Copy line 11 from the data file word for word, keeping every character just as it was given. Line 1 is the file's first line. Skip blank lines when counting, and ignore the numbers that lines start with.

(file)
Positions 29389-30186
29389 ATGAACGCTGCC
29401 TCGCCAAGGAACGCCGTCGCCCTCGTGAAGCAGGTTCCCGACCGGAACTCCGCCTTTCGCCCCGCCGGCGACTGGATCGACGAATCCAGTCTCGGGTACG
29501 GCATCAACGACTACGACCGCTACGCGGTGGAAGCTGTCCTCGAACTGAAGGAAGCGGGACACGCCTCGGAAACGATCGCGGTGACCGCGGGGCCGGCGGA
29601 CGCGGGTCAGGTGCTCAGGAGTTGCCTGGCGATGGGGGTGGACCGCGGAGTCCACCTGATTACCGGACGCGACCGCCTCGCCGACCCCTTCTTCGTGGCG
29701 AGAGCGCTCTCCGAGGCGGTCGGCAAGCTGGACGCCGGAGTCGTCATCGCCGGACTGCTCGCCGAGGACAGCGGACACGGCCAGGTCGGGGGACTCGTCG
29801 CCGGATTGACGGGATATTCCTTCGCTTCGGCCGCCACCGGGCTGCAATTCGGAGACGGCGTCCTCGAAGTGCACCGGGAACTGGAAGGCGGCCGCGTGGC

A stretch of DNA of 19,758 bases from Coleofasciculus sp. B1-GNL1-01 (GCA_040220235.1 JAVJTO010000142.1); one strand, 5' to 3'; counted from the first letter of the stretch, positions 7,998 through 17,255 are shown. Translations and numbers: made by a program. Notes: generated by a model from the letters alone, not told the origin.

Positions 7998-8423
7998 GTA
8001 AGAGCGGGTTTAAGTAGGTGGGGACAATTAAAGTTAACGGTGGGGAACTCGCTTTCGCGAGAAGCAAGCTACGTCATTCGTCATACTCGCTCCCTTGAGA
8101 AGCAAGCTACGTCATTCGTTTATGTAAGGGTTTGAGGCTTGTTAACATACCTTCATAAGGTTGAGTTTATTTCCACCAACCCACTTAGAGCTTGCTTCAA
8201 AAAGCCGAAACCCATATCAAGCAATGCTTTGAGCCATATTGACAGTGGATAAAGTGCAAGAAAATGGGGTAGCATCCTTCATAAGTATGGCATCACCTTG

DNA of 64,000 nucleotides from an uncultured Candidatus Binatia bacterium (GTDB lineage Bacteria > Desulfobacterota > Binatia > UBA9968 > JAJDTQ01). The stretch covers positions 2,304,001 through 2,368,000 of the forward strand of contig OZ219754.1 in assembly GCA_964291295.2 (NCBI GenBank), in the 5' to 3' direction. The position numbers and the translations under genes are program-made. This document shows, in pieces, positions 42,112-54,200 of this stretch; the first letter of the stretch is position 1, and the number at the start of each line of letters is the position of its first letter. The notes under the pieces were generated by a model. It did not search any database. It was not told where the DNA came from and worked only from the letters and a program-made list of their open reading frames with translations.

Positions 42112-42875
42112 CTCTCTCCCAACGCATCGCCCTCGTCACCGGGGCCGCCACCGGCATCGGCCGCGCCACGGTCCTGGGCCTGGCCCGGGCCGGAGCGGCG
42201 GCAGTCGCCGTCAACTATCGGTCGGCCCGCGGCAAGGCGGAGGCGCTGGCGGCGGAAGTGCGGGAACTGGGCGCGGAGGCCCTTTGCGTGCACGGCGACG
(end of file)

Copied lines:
8001 AGAGCGGGTTTAAGTAGGTGGGGACAATTAAAGTTAACGGTGGGGAACTCGCTTTCGCGAGAAGCAAGCTACGTCATTCGTCATACTCGCTCCCTTGAGA